Black Pride is Same Gender Loving Pride …

Although It’s the end of August and the performative parade of appreciation of Pride has long ended, we need to talk about the intersection of Blackness and the LGBTQ+ community. We need to acknowledge boys, girls, non-binary, and trans people who love other girls, boys, non-binary, and trans people. More importantly, we need to realize much of the groundwork done in our communities has been done by Black LGBTQ+ people.

June is Pride month. In that month, we see a confetti like burst of “solidarity” for LGBTQ+/ same gender loving folks. When the rainbow confetti is swept away and the flag flooded with colors comes down, it leaves the question of “so now what?” Especially after the continued and senseless violence enacted upon transwomen and the erasure of transmen.

Before any of you decide to snub your nose at celebrating pride or LGBTQ people, ask yourself these questions:

“Do I love to watch Pose or RuPaul’s drag race?”

“Do I say shade, read, the gag?”

“Do I sympathize with civil or uncivil disobedience?”

“Do I say sickening? Do I say realness, fish, or serving?”

If you answered yes to any of those questions then welcome to the celebration because you owe all of those things to the community. Especially the Black LGBTQ community!

Black people are trendsetters. We are the backbone of this society and have worked to create a culture that is our own. In doing that, Black LGBTQ+ people created a culture because there was a divide created in our community. Black people have adopted patriarchy and other Eurocentric ideals that have damaged our relationships with each other. We have othered a group of people within our community. Eurocentrism promotes othering and having a lower group to enact power over. Eurocentrism also encourages heteronormative societies while establishing gender roles to be followed. When we have people who don’t fit that structure, othering happens.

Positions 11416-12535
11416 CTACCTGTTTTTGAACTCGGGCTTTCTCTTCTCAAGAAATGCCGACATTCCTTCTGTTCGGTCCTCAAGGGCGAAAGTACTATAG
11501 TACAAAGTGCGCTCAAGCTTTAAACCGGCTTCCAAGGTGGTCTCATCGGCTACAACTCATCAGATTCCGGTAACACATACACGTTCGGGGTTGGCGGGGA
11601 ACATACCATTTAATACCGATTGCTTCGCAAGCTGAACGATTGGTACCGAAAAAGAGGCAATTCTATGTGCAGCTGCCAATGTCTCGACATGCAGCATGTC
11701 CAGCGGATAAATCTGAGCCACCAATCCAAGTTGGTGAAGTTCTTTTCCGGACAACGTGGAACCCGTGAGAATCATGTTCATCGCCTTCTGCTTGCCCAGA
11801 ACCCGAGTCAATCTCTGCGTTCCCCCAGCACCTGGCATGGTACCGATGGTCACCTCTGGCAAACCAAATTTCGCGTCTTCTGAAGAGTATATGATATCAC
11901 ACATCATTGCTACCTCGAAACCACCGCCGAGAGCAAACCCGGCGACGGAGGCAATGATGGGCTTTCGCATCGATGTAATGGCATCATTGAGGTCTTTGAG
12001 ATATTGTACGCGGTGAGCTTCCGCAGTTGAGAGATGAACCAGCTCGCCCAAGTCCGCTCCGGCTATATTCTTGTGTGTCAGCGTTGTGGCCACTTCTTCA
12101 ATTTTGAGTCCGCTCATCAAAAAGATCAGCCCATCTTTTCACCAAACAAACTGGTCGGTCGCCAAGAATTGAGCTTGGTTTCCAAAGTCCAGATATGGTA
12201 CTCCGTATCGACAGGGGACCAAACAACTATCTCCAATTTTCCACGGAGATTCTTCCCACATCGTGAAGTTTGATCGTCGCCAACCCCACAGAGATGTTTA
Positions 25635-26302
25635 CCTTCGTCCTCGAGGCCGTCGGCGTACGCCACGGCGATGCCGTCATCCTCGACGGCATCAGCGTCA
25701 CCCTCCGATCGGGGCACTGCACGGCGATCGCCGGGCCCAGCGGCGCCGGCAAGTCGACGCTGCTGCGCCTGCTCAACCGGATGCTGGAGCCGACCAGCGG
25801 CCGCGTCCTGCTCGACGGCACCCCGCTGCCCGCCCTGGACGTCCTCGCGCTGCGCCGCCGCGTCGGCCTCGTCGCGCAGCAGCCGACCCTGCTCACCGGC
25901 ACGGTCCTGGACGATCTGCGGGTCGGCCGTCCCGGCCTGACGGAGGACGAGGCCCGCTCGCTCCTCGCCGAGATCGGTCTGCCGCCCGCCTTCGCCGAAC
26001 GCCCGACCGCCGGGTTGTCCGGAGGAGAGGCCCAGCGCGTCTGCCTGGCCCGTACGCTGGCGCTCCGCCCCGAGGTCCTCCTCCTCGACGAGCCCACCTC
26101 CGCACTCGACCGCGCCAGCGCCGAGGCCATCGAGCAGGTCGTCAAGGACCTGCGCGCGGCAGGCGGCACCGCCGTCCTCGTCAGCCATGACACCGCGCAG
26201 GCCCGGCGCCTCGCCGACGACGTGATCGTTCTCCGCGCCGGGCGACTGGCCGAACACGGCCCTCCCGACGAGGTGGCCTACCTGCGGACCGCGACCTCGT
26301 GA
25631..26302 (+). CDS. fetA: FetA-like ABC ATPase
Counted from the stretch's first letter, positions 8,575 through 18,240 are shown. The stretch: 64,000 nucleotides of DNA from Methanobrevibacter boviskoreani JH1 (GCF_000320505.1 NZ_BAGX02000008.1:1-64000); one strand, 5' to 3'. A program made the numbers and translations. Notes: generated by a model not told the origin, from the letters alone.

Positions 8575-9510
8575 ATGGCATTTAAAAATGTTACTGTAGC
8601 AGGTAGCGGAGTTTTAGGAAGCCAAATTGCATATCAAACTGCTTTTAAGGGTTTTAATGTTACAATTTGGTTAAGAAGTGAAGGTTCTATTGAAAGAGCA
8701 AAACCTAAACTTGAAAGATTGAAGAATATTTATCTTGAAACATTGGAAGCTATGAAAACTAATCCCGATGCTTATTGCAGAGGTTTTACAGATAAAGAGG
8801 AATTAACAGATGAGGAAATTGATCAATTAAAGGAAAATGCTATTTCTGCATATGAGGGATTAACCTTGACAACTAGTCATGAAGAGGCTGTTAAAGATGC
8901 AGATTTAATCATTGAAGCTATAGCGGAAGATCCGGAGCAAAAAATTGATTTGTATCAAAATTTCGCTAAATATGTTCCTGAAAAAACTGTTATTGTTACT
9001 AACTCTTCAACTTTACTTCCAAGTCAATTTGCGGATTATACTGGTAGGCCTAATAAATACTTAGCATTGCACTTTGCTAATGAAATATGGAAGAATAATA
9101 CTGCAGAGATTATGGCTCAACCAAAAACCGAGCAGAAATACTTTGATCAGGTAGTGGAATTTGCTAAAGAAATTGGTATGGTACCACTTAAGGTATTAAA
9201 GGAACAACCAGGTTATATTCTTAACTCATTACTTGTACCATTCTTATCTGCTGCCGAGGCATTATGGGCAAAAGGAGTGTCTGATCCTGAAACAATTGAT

“Disagreeing with their lifestyle,” is an invalid, ignorant statement. A lifestyle is a choice. A lifestyle is something you can change. It’s a way of “styling” your life. Health and fitness is a lifestyle. Being “outdoorsy” is a lifestyle. LGBTQ+ people don’t go through life as heterosexual, then randomly one day wake up and say, “… it’s Saturday. I think … I think I’m going to be gay today.” That’s not how it works. People usually know they aren’t heterosexual or cisgendered early in their lives. We usually ignore children or shame them into hiding their true selves. We must stop this. We are causing detriments in our culture and denying the importance of our people in history when we do. We can’t beat, pray, or force people to change who they are to make others comfortable and we shouldn’t want to.

They are several people that made contributions in our community that are Black and LGBTQ+ . We have:

•Bayard Rustin

•James Baldwin

•Ernestine Eckstein

•Alvin Ailey

•Audre Lorde

•Andrea Jenkins

•Willi Ninja

•Angela Davis

•Marsha P. Johnson

There are so many more people that we could and should acknowledge in our community that created space and opportunity for Black people. We need to stop othering and exile homophobia from our communities and our lives. We should not be asking Black people to choose between their identities because intersectionality exist. Stop asking, “Are you Black first or are you [insert orientation or gender identity] first?” Learn the difference between orientation and gender. Learn/ educate yourself on the topic of gender or the social construct that it is. Your opinions about a person’s preferred pronoun doesn’t matter. Call them by their preferred pronouns.